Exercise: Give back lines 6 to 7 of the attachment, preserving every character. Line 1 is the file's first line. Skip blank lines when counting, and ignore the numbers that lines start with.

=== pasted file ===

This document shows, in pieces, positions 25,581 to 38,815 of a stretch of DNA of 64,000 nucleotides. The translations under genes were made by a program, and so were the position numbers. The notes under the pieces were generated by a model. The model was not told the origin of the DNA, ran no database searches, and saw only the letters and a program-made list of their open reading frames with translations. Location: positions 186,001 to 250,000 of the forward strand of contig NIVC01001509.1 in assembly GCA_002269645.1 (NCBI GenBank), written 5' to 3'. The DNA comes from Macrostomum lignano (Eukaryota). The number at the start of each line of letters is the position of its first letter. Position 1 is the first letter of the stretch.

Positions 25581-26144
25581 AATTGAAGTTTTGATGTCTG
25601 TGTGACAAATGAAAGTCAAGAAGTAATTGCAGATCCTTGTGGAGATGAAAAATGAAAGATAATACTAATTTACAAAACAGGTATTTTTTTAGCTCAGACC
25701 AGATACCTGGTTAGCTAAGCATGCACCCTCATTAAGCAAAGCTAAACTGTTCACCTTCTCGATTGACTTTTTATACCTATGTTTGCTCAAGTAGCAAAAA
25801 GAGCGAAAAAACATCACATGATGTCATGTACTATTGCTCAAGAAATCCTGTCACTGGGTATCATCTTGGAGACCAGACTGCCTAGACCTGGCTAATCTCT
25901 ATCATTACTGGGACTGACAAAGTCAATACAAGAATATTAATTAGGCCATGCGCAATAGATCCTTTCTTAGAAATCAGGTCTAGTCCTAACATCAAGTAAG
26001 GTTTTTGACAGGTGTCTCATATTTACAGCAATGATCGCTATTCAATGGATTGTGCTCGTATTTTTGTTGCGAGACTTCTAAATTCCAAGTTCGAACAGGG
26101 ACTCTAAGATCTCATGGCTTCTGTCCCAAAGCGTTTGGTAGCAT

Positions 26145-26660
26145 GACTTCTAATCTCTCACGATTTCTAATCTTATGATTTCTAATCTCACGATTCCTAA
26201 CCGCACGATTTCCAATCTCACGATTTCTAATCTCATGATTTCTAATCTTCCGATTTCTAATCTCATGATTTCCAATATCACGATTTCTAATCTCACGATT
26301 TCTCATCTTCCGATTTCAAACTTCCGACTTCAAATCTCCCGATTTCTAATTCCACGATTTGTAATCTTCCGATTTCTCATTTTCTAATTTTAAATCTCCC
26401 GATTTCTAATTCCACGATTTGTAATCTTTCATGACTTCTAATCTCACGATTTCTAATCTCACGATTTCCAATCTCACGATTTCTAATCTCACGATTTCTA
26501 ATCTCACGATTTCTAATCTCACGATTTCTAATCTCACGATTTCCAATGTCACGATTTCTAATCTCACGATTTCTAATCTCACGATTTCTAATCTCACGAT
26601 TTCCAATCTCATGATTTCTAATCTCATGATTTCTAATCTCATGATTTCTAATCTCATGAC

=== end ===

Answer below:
25801 GAGCGAAAAAACATCACATGATGTCATGTACTATTGCTCAAGAAATCCTGTCACTGGGTATCATCTTGGAGACCAGACTGCCTAGACCTGGCTAATCTCT
25901 ATCATTACTGGGACTGACAAAGTCAATACAAGAATATTAATTAGGCCATGCGCAATAGATCCTTTCTTAGAAATCAGGTCTAGTCCTAACATCAAGTAAG